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This is the 5th edition with a publication date of 6/1/2005.
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This text is designed to be used in any literature anthology, Introduction to Literature, or literature-based composition courses. It contains sections on the short story, plays, poetry, and the novel, as well as sections on film, writing a research paper and other types of literature-based composition. The book is full of exercises and contains numerous student sample essays.
Table of Contents
|Contents Additional Themes|
|Why Read Literature?|
|Exercise Why Do You Read Literature?|
|Why Do We Read Literature?|
|Bridging the Gap Responding to What You Read Exercise|
|The Road Not Taken Sample Student Response to “|
|The Road Not Taken”|
|Commentary Exercise Considering Evidence to Support Your Response Close Active Reading Sample Oral Response to “|
|The Road Not Taken” Commentary Exercise Keeping a Reading Journal|
|Guidelines: Keeping a Reading Journal|
|Joining the Conversation: Ways of Talking about Literature|
|Butterflies (short story) Responding to “Butterflies”|
|Theme for English B (poem) Responding to “|
|Theme for English B”|
|The Man in a Case (play) Responding toThe Man in a Case|
|Education (essay) Responding to “Education”|
|The Vocabulary of Literature Actions and Events Plot Structure Conflict|
|Irony of Situation Box: Terms Related to Actions and Events Exercises: Actions and Events|
|People Characters: Listening and Observing Listening Observing Characters: Growing and Changing|
|Characters: Point of View Author and Speaker Narrator People in Nonfiction Box: Terms Related to People|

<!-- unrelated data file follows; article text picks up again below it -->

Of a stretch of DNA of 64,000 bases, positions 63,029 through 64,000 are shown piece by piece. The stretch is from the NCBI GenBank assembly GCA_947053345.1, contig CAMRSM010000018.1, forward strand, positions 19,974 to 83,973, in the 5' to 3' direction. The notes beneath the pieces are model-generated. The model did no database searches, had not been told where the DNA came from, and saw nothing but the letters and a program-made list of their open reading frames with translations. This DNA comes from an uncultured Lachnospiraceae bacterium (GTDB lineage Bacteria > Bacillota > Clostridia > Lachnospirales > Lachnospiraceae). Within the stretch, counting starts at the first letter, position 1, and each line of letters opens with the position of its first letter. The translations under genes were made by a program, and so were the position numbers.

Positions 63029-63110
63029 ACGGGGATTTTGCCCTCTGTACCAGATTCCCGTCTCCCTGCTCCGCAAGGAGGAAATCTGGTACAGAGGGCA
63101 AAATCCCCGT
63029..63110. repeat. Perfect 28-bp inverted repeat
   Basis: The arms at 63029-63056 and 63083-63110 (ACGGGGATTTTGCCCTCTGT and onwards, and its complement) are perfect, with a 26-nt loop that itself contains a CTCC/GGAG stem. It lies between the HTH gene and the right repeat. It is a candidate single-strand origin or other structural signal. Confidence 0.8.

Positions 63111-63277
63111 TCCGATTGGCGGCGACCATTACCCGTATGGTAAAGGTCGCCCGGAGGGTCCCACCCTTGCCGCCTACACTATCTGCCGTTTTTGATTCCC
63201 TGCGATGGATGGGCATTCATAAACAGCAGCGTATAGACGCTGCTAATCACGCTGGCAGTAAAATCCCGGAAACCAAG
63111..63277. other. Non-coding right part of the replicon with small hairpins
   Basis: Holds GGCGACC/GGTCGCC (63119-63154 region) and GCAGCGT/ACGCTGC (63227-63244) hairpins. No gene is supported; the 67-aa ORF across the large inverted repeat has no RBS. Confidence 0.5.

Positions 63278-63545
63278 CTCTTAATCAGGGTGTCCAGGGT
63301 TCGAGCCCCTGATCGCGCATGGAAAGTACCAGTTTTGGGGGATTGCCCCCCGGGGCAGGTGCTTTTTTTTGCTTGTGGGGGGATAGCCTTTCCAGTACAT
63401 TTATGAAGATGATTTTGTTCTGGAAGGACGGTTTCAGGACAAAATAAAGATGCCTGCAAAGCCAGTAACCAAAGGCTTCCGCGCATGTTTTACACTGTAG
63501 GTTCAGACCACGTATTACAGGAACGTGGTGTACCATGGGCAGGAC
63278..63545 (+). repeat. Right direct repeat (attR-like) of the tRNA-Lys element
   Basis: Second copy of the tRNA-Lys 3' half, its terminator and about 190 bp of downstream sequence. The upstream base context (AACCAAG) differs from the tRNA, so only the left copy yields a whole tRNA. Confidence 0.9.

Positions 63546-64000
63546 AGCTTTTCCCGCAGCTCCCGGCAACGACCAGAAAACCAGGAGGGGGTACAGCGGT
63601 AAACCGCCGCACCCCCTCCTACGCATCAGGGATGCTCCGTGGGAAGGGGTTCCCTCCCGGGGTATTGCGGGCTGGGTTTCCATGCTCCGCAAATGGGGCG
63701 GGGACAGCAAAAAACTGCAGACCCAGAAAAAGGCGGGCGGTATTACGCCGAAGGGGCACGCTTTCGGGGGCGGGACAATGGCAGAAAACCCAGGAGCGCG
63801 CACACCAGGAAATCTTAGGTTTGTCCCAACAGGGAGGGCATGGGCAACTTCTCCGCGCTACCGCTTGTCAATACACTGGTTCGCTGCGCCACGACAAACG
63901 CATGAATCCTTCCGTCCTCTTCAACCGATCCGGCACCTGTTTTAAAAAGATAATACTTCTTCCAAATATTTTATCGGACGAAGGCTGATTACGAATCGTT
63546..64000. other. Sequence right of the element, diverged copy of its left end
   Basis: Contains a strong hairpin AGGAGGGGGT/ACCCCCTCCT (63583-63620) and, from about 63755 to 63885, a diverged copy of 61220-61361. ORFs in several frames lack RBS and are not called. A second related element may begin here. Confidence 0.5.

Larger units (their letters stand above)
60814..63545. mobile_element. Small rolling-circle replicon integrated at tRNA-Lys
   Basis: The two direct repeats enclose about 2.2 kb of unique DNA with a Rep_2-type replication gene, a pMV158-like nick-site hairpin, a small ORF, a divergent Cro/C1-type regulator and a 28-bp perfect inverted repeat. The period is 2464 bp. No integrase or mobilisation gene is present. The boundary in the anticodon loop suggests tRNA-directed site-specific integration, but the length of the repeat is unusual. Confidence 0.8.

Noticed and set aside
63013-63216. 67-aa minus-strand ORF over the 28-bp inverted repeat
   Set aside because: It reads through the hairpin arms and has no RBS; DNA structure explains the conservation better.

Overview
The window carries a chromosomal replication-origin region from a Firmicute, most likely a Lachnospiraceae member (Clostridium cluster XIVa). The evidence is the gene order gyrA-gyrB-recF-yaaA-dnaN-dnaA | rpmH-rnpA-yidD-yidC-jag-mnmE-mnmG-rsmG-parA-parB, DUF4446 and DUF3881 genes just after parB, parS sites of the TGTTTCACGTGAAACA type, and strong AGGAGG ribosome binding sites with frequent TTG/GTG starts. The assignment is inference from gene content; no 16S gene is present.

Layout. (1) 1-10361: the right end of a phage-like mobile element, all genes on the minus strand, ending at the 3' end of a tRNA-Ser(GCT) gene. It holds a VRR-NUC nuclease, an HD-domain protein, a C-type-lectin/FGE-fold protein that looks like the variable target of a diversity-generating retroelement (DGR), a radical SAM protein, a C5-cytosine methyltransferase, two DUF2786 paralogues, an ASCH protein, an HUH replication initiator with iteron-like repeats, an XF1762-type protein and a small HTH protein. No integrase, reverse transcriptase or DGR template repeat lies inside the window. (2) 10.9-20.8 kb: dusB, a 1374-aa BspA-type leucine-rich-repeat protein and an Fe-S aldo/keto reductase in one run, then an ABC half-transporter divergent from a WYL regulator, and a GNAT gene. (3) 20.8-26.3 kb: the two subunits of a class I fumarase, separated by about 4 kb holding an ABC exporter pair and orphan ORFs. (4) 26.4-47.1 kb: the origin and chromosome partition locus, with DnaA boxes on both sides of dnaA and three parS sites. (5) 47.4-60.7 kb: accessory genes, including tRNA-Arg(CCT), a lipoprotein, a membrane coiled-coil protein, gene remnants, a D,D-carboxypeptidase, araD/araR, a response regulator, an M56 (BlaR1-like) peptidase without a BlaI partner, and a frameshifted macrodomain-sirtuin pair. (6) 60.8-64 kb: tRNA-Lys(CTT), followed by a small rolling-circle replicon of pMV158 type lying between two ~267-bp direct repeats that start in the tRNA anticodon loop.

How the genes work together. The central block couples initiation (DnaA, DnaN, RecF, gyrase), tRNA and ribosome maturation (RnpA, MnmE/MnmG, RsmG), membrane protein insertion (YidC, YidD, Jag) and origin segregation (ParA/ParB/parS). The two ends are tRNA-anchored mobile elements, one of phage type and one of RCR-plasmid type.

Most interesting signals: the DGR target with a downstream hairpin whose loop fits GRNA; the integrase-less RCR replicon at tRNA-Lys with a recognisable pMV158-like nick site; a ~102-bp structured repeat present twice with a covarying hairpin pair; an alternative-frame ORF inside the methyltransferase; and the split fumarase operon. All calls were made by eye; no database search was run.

|Exercises: People Places and Times Time and Place: The Cultures of the Work, the Writer, and the Reader Place|
|Time Box: Terms Related to Places and Times|
|Exercises: Places and Times Words and Images, Sounds and Patterns Style Tone Diction Syntax Rhythm and Rhyme Figurative Language Verbal Irony|
|Allusions Box: Trems Related to Words and Images, Sounds and Patterns Exercises: Words and Images, Sounds and Patterns Ideas|
|Continuing the Conversation: Considering Genre and Listening to Other Voices|
|Expectations: Short Fiction, Poetry, Drama, Nonfiction Distinctions: Short Fiction and Drama Distinctions: Poetry|
|you fit into me Distinctions: Nonfiction An Introduction to Short Fiction Early Forms of Fiction Allegory Myth|
|Legend Fairy Tale Fable Parable Modern Short Fiction|
|The Realistic Short Story The Nonrealistic Short Story A Word about Fiction and Truth Guidelines: Short Fiction|
|An Introduction to Poetry Suggestions for Reading Poetry Types of Poetry Guidelines: Poetry|
|An Introduction to Drama Suggestions for Reading Drama Traditional Forms of Drama Modern Forms of Drama|
|Types of Drama Guidelines: Drama An Introduction to Nonfiction Suggestions for Reading|
|Speeches Suggestions for Reading Letters Suggestions for Reading|
|Documents Suggestions for Reading Journals and Diaries Suggestions for Reading Essays Guidelines|
|Nonfiction Considering Other Voices Authors’ Commentaries and Interviews Reviews Scholarly Criticism|
|Writing About Literature|
|Do Not Go Gentle into That Good Night Responding to “Do Not Go Gentle into That Good Night”|
|Slipping Responding to “Slipping” Preparing to Write About Literature Understanding the Assignment|
|Thinking about the Assignment Assignment Topics Writing to Respond Topic 1 Discovering Ideas: Journal|
|Entries Considering Audience Narrowing the Topic Devising a Preliminary Thesis Statement Planning and Organizing Drafting “|
|Revising Focus: Titles, Openings, Conclusions Karen Angstrom’s Revision List Editing|
|Focus: “To Be,” Expletives, Passive Voice Karen Angstrom’|
|Table of Contents provided by Publisher. All Rights Reserved.|